Middle East’s acute vulnerability to energy transition means strong just transition policies are needed. The International Labour Organization and the Islamic Development Bank have partnered on a report, The social and employment impacts of decarbonization and green industrial growth scenarios for the Middle East and North Africa region, that finds the region could be a net beneficiary of a net-zero global economy but only if proactive green industrial policies are put in place. It’s a common enough refrain at this point—the transition is inevitable but the social impacts will be determined by policy—though it’s the first time I’ve seen that finding in the context of the oil-dependent Middle East.

What can we eat instead of emissions-intensive meat? The UN Environment Programme has a new report, What's Cooking?, that concludes we cannot sufficiently reduce emissions from our food system through efficiency improvements alone. Instead, we need substitutes for the worst offenders, especially industrial livestock.

New toolkit exposes fossil fuel greenwashing. Greenpeace and Canadian Physicians for the Environment have teamed up on a pair of publications connected to oil industry deception. The first, Greenwashing Big Oil & Gas, calls out seven strategies used by these companies to mask the environmental impact of their products, such as cherry-picking data and overselling carbon capture technologies. The second, Take Action Against Fossil Fuel Greenwashing, offers a toolkit for identifying deceptive advertising practices and reporting them to the appropriate regulatory bodies. I was heartened to read about the various European countries that have regulated or even outright banned fossil fuel advertising, which is something we ought to do here, too.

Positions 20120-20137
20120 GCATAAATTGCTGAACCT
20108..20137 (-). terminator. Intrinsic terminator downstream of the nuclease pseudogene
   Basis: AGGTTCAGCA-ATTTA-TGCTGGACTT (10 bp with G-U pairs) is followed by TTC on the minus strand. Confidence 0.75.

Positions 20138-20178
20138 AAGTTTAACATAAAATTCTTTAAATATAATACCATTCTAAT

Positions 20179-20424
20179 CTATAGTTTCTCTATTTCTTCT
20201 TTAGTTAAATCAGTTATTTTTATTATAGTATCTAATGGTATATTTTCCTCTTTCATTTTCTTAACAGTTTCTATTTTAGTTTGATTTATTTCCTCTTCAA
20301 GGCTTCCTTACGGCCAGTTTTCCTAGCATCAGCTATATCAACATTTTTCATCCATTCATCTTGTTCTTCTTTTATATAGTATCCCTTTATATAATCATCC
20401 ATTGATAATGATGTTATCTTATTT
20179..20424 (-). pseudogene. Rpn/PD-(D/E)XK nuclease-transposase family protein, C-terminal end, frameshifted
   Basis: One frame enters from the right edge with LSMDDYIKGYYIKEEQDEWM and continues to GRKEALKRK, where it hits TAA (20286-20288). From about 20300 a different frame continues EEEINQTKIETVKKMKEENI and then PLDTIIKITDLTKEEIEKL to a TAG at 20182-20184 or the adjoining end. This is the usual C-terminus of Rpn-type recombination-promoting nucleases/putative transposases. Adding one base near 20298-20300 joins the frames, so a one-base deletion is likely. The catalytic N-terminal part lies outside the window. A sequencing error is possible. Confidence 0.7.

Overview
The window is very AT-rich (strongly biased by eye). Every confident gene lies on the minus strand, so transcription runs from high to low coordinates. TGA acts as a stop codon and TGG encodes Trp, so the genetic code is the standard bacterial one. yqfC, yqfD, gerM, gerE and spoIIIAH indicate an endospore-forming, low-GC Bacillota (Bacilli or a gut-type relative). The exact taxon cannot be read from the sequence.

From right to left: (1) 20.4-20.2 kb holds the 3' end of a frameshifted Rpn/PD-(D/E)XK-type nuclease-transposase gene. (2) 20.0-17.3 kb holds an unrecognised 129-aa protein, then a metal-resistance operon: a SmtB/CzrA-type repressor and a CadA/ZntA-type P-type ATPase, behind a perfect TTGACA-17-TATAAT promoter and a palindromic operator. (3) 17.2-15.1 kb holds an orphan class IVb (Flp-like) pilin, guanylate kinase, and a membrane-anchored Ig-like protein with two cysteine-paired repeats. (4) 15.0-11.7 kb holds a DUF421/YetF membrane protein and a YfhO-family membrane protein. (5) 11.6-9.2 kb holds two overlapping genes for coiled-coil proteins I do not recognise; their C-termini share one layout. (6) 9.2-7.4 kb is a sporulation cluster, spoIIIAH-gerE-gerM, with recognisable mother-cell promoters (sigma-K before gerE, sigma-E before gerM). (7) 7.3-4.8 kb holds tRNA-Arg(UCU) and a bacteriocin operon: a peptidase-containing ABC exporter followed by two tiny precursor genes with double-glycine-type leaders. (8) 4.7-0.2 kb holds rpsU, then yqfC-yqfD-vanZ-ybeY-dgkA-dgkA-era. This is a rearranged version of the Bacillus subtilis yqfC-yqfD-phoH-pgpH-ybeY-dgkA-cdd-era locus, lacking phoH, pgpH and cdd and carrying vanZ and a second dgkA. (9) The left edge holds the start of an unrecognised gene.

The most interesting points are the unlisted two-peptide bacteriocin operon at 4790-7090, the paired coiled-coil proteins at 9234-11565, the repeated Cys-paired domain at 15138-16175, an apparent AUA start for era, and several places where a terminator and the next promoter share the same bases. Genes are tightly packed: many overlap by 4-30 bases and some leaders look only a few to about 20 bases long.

Newsletter tackles climate action from a youth perspective. If you like Shift Storm, you might just like the new Down to Earth newsletter from the youth-led NGO re•generation. The first few issues have offered thought-provoking takes on how we approach climate action conceptually. I particularly appreciated their case for utopia.

Newsletter tackles climate justice from a U.S. perspective. I have often cited the Labor Network for Sustainability in this newsletter and the LNS has a newsletter of their own that’s well worth subscribing to. It summarizes and discusses the latest developments in work and climate much like Shift Storm, but it does so from an American rather than Canadian perspective.